Well, really not news, except as to me. Living in my cave here sometimes I don't do enough googling about things I'm interested in. Don't get me wrong, I web search plenty about stuff I'm interested in. But as with drummer Rod De'ath, one of my favorite blues rock drummers from the 1970's - 80's, who then more or less in my knowledge sorta laid low for a long time. I've written about Rod, who I came to appreciate when he was playing with the late Cork County, Ireland guitar legend Rory Gallagher.

Someone posted on a previous Rory thread comment indicating that Rod played in the late 1980's in the band of then Portland, Oregon located Mick Clarke, originally from the UK and from the same circles that Rod and Rory and that whole British bunch of musicians that ran and interacted together socially and musically.

So a visit to the Mick Clarke page shows an album that Rod played on with Mick, as well as several albums that feature Rory ex-band members Lou Martin, Wilgar Campbell (another great drummer) and Mark Feltham.

Mick Clarke has been in lots of rocking bands over the past decades, but my favorites were the short-lived SALT and Killing Floor. I'd heard a lot of his stuff on the KPFT blues radio show over the decades, but never knew Rod had done some drumming time with him.

If you think old dudes can't rock, then you need to listen to someone else other than Eldersmith. The Stones are still doing it but one wishes they would do something on the order of Gimme Shelter, for crying out loud, as a end of the career piece to show all of their haters they still have it.

Here's the link to the Mick Clarke website.

This dude is working for a living. Buy some of his stuff, either old or new. I'm going shopping right now to get a few of his discs.

Tuesday, February 8, 2011


I've known folks who chase white bass across Texas as the spring fever hits the fish and the mating spawn begins. I've mentioned in the previous post about going white bass fishing below the Lake Livingston Dam in East Texas and fishing several hundred miles and a thousand or so feet higher on the Mighty Colorado River outside of Bend, Texas, in any number of Hill Country locales. They've got a State Park and at least one private fishing camp with cabins in the area, and for many years the area that is now the park was private fishing camps.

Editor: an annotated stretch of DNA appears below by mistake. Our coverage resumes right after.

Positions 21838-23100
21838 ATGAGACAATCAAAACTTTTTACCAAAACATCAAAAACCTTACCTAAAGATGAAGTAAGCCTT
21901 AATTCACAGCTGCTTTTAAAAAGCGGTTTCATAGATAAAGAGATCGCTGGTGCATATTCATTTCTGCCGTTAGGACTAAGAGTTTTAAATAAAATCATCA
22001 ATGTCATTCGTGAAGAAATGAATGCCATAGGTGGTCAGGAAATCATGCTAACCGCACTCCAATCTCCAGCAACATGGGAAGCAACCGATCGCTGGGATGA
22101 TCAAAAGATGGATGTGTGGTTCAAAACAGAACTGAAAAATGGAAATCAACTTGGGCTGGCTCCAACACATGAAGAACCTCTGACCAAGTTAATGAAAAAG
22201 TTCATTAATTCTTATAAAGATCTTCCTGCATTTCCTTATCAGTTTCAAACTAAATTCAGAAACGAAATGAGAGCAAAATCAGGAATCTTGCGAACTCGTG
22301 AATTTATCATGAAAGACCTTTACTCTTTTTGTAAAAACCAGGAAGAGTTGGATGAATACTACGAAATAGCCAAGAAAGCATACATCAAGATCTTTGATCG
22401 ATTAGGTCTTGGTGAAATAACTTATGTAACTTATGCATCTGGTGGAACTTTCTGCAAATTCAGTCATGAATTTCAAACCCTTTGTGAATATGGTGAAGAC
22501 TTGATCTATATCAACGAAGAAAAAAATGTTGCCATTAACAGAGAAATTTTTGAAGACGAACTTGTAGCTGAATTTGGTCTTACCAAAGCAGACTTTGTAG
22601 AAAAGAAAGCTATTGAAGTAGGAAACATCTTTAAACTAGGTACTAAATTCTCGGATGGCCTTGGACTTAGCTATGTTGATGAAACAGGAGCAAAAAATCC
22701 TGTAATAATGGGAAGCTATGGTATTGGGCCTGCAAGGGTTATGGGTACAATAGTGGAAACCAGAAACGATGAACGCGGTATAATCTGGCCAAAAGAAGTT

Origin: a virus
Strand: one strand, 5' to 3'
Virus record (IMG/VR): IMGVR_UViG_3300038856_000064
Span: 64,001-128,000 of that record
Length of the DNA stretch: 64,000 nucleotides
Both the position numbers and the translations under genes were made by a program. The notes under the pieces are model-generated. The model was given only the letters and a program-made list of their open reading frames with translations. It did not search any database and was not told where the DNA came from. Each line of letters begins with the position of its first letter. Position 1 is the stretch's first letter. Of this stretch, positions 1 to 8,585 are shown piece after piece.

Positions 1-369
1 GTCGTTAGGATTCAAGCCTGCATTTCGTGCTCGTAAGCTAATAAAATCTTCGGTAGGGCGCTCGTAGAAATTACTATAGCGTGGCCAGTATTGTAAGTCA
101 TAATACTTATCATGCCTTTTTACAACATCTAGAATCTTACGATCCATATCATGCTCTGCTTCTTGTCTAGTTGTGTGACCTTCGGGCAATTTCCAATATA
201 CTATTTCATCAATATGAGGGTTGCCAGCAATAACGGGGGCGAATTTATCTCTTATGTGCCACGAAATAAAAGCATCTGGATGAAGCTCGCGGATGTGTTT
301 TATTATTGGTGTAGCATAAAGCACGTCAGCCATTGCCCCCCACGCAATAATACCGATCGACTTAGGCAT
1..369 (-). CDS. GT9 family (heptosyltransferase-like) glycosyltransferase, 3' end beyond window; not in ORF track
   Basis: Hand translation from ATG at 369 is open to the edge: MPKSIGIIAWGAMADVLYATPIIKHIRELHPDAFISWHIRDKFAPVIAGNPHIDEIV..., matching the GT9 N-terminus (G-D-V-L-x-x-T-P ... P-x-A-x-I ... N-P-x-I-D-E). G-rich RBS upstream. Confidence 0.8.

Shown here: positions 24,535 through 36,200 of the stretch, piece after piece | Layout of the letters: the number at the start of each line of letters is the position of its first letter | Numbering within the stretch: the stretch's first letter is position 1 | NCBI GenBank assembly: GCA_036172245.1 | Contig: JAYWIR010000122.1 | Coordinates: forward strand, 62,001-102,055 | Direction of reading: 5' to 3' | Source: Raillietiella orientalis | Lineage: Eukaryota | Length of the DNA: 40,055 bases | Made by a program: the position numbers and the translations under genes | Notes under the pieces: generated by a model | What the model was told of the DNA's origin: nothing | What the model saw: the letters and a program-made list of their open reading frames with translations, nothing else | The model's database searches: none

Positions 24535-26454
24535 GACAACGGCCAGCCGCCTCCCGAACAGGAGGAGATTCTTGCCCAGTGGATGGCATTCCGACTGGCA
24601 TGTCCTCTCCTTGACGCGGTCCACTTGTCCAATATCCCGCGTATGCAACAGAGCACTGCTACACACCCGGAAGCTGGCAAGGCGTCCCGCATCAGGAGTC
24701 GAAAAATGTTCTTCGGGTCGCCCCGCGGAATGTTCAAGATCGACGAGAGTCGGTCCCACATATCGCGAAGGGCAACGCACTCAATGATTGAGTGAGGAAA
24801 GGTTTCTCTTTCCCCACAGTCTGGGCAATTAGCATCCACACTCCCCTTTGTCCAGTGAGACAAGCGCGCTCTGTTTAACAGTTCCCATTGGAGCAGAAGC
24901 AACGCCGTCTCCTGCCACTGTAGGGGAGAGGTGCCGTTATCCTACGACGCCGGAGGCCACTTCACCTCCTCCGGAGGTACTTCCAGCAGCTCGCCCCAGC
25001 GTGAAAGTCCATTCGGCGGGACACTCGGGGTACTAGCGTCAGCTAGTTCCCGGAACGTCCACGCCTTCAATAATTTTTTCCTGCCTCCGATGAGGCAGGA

It's been awhile since I've been to Bend, Texas and the Colorado. This might be a good year to visit. The last time Billy Ray and I ventured out there, it was way past white bass season, but we hooked up with a good site on a private fishing camp nearby and had no one in our area and had a big deep pool with nice wadeable rapids above and below a huge deep pool. Our side of the river was a gentle slope into a gravel bar entry into the river, and across the river was a huge cliff providing shade for much of the afternoon. Just an ideal location.

In the intervening years, most of my white bass fishing has been done in largely small creeks that either feed into lakes or into rivers that eventually form lakes. Some of the best fishing I've done for white bass has been on smaller creek mouths, where they enter the lake or river a bit upstream. You can do this fishing from the bank or a boat, with legal access of course.

Point is, all over Texas the white bass will be running. I'd be an interesting trip to hit a couple of different spots across the state for spring break, and although sometimes in the past it's been very cold during spring break in the Hill Country where Bend is located and the season just hasn't begun yet, I'm encouraged by the news that the run is already happening to an extent on the Nueces River in South Texas. Perhaps that's a good omen for next month and a well timed spring break white bass run.

My good friend El Bar lives in East Texas and is an avid fisherman and would be up for running El Fisho Jr., Billy Ray and I around some East Texas lakes in his area in his super De-Luxe green metal flake painted bass boat. The Green Hornet. Or the Green Whore-net, as several of his friends have noticed, since the boat so damn sporty (and it is a really nice and really fast and big boat, trust me on this) that women at the boat ramp often strike up a convo with El Bar when he is *with boat*. And it's green metal flake, which normally I wouldn't think would look great but it does.

So I know that if there was any white bass fishing going on in the Eastern parts of the state, El Bar would be up for chasing it. Retired, he does a lot of fishing nowadays.

I think we could fill our plate and time with just two fishing locations. Several days with El Bar doing some river and creek fishing above big lakes, then a day for leisurely travel, stopping to see the historical sites and any museums and such and doing some good eating, and then a couple of days fishing the banks on the Mighty Colorado, and probably going back and forth to Lampassas to stay the evenings or camping if not too cold.

Monday, February 7, 2011